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VII. Introduction of improved varieties

1945 marks the beginning of the so-called "Green Revolution", with the creation of the first dwarfed wheat variety, followed by other attempts with barley, maize and other crops. With the introduction of "high-yield varieties" there was an increase in world food production. Let us consider the cases of maize, rice and wheat. In Asia, in 1961 the annual production of maize was 1.2 tonnes per hectare, by 1991 the production reached about 3.2 t/ha; as regards rice, in 1961 the annual production was 1.75 t/ha, in 1991 it approached 3.6 t/ha; for wheat, the 1961 production was 0.6 t/ha and by 1991 it reached 3.2 t/ha.

However, it is important to clarify that the genetic materials known as high-yield do not always have high yields or high returns to the small farmer. They have the genetic potential to increase grain production under conditions of high nutrient and water inputs. For this reason, they could rather be called "high-response varieties", since there is a change in the production of the biomass of plant reproductive parts (increase in harvest indexes) without basically changing the total quantity of biomass produced. As a result, there was a need to increase the use of chemical fertilizers, pesticides, herbicides and intensive irrigation systems with impacts on the ecological environment, such as changes in soil fertility, toxicity and the salinization of soils, desertification and other problems in the use and management of water resources, as well as genetic erosion.

This genetic erosion also entails changes in traditional agricultural production systems in the following ways:

  1. improved varieties need to be grown as monocultures, which does not fit in with the logic of traditional milpa farming systems. The traditional milpa is based on growing different crops in a single area (maize, beans, pumpkins, miltomate, hierba mora, bledo, chilli). The introduction of the new "high yield" varieties results in the modification of food production systems, the availability of food produce and labour in the agricultural sector. Women are particularly affected by losing access to these other resources in the milpa;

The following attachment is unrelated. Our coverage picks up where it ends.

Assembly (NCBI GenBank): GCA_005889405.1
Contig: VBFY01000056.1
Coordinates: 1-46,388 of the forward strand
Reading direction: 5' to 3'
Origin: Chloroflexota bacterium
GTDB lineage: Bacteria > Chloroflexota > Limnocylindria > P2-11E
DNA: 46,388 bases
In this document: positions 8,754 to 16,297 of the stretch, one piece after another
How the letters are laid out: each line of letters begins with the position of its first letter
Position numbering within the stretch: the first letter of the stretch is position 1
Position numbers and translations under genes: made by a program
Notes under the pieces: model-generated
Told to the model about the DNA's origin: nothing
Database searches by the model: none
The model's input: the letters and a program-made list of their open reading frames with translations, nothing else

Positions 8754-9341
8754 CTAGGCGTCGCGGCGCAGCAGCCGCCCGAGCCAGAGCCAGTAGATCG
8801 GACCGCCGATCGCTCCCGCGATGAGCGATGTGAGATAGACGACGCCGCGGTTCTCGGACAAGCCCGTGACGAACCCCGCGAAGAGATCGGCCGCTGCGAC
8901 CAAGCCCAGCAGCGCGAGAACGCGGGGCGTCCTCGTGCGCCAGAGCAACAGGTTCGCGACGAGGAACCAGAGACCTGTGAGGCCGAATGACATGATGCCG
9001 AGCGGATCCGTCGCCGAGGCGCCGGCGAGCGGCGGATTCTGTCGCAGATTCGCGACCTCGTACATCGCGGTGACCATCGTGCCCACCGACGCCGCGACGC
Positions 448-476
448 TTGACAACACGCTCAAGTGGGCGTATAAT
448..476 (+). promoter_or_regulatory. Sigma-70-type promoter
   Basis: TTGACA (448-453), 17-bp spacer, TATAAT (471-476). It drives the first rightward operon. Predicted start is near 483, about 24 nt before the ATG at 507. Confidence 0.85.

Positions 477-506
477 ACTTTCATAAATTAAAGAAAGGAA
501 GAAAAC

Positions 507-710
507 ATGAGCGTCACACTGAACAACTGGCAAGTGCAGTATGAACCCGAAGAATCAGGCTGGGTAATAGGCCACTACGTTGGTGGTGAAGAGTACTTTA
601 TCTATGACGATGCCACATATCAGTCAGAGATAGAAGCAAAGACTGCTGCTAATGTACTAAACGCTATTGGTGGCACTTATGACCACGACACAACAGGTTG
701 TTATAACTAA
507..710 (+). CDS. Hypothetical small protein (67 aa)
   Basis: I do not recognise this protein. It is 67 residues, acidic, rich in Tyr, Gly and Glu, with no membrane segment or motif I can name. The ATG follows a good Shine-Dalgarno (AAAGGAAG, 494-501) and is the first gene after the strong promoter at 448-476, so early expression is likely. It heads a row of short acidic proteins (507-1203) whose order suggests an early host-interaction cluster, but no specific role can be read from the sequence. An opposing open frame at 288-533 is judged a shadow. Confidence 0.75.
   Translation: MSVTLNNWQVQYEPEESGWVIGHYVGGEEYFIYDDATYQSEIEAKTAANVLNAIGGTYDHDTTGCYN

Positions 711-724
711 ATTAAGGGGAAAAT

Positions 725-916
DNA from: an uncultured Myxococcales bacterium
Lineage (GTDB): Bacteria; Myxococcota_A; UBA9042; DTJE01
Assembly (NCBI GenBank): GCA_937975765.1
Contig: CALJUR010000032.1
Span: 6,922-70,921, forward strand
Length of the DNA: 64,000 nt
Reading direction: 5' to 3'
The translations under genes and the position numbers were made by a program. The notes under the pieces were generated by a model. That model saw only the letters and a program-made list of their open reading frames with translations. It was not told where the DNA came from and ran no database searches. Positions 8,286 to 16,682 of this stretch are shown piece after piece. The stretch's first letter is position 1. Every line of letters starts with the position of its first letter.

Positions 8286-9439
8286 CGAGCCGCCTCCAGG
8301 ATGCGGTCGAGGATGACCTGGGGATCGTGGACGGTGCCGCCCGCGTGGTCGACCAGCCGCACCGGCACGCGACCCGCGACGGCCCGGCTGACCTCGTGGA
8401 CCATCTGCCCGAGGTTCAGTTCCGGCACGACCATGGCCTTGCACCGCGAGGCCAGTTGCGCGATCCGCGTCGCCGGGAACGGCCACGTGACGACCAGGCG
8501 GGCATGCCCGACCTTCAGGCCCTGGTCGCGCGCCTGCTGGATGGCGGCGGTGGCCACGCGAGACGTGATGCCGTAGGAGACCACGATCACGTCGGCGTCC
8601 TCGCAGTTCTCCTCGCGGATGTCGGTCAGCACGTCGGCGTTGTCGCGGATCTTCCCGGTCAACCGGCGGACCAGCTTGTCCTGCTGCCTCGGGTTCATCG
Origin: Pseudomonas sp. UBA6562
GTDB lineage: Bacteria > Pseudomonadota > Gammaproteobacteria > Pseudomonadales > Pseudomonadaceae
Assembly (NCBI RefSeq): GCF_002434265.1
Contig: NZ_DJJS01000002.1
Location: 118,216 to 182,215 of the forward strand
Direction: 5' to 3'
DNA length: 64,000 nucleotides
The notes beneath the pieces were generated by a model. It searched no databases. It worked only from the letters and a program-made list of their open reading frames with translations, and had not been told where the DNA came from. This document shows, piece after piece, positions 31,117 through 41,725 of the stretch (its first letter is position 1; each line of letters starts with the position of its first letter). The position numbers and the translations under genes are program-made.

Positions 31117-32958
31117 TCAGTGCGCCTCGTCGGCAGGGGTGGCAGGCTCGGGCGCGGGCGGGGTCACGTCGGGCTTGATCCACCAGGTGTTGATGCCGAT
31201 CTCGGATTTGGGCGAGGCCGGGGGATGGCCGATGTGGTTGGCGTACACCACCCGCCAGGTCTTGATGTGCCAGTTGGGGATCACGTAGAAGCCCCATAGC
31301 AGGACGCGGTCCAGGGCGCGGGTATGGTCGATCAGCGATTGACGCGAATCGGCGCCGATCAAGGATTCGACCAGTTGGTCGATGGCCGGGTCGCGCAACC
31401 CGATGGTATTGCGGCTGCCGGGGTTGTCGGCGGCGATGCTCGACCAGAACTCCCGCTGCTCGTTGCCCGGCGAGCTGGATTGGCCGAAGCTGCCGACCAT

2. improved varieties have reduced genetic base compared with the high variability present in the genetic materials farmed traditionally. This increases the household's exposure to risk from environmental events and changes;
  3. improved varieties displace the genetic materials developed by farmers over thousands of years. Eighty of the ninety countries participating in the World Meeting on Genetic Resources held in Leipzig in 1996 reported that the above factor was the main cause of genetic erosion21 .

The results obtained by consulting the local communities indicate that there was no massive adoption in the region of Huehuetenango of the improved varieties created by the ICTA, except in the area of Aguacatán, where some men and women farmers reported that they used them. According to the study, the percentage of families using them are 8% in the western zone, 5% in the east and 5% in the remaining areas. For the identification of the indigenous varieties of maize currently present in Huehuetenango as landraces and sub-landraces it is advisable to examine the harvest to confirm their diversity.

The predominant type of agriculture in the area is subsistence farming based on traditional techniques with maize as the main crop in association with other species. A notable exception is the area around Aguacatán where garlic and onions have replaced maize. Other similar cases are found in Tzunul, Todos Santos Cuchumatán, where there is an increase in dwarf palm farming.

The types of seeds are indicative of the types of agriculture. In communities like Aguacatán, where there is a change in the crop patterns, the use of improved varieties of maize are reported, whereas, in communities with traditional farming techniques, the use of indigenous seed is maintained.

Changes of seed also bring changes in the rites and customs associated with maize farming. The tendency observed is a loss of rituals and traditional eating habits. A unique exception is found in the communities of the lower and upper reaches of the Río San Juán in Aguacatán who reported that they still practise certain rites, but that there is a tendency towards extinction.

21 Conference Report. FAO, 1997

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